Hindu TV station shut down in Guyana after drawing ire of president

Guyanese President Bharrat Jagdeo has suspended the Indian-Hindu television station, channel CNS-TV6, during the four-month campaign window for the presidential elections, reported the Committee to Protect Journalists.

In May, Guyana's member of parliament and TV commentator Tony Viera criticized Bishop Juan Edghill, president of the Ethnic Relations Commission, for putting the interests of the government over those of Catholics, reported the Associated Press. Edghill accused the commentator of defamation and, on Sept. 30, President Jagdeo announced the closure of the station effective Oct. 3.

Guyana's Advisory Committee on Broadcasting recommended the suspension. Trust Media cited President Jagdeo saying, "The content was intended to incite religious intolerance, was to disparage religious values in this country.”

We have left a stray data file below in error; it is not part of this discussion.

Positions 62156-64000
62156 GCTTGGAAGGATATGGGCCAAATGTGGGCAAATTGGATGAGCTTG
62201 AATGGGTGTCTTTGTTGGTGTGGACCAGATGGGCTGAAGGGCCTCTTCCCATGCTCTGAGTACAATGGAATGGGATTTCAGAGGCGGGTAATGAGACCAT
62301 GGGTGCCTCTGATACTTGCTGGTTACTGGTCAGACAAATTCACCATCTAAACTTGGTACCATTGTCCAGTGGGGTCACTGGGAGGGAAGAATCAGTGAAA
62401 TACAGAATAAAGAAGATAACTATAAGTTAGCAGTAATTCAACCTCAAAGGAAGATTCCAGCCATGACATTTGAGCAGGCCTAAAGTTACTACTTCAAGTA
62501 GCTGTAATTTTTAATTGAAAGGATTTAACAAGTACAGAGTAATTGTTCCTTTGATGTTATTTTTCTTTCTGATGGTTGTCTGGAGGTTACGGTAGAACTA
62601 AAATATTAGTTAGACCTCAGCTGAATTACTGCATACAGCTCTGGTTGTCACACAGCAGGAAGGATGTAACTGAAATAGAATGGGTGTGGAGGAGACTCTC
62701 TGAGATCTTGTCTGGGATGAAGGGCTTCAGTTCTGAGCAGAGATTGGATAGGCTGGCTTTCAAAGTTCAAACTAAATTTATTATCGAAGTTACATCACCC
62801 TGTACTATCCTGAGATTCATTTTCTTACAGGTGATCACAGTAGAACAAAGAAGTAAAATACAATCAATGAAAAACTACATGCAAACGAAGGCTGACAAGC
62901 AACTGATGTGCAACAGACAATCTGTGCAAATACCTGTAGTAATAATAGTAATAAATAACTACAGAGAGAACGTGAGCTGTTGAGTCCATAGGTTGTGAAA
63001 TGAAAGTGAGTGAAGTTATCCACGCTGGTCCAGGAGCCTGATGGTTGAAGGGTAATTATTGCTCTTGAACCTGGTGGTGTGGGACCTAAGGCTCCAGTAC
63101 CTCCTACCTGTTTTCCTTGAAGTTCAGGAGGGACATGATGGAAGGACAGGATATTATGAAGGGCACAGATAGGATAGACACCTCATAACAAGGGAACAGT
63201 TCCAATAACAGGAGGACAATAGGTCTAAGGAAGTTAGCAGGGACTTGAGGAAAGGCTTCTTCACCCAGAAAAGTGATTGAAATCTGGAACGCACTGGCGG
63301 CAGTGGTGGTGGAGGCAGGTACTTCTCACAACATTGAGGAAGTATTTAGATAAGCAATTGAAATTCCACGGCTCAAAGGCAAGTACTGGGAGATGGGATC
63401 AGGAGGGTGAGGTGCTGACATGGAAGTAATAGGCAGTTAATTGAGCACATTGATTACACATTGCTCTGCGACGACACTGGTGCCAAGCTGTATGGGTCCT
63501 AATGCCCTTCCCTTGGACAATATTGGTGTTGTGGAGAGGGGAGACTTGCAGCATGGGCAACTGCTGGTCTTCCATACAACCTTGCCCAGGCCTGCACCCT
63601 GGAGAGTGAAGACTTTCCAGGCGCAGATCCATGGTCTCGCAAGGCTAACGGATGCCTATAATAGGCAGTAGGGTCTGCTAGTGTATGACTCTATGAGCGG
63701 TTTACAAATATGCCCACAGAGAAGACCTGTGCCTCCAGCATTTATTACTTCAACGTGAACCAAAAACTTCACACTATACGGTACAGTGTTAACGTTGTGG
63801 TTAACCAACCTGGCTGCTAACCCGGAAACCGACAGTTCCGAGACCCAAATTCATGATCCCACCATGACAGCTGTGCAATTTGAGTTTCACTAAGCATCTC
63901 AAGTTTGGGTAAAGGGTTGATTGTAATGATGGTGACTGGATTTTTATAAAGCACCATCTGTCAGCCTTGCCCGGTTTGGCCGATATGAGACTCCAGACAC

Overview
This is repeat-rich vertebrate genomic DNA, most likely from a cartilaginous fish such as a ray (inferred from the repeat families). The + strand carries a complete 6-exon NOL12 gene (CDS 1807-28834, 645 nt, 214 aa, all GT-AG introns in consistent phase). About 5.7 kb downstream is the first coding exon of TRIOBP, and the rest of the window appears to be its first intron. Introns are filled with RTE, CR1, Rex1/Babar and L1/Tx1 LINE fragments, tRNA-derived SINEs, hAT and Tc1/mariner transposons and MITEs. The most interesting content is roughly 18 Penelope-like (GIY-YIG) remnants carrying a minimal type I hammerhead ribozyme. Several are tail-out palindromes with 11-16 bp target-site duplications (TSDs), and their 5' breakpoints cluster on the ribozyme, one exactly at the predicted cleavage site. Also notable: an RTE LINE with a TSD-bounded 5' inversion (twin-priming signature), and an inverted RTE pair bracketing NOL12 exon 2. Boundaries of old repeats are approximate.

Television host and owner of the station, Chandra Narine Sharma, and his wife Savitrie Singh Sharma appealed the injunction. Both sides came to an agreement to reduce the original suspension from eight months down to four when it became clear that there was no chance to annul the charge, reported Freemedia. The suspension will cause CNS-TV6 to layoff 30 employees.

This is the second time the Guyanese government suspended the Hindu station's broadcasting rights, reported the Associated Press. The station was previously suspended for four months after broadcasting images of the president dancing at a party while the majority of the capital Georgetown and the coast were inundated with floods in 2005.

The 20-year-old station has been the victim of several attacks from the government, according to the newspaper Kaieteur News.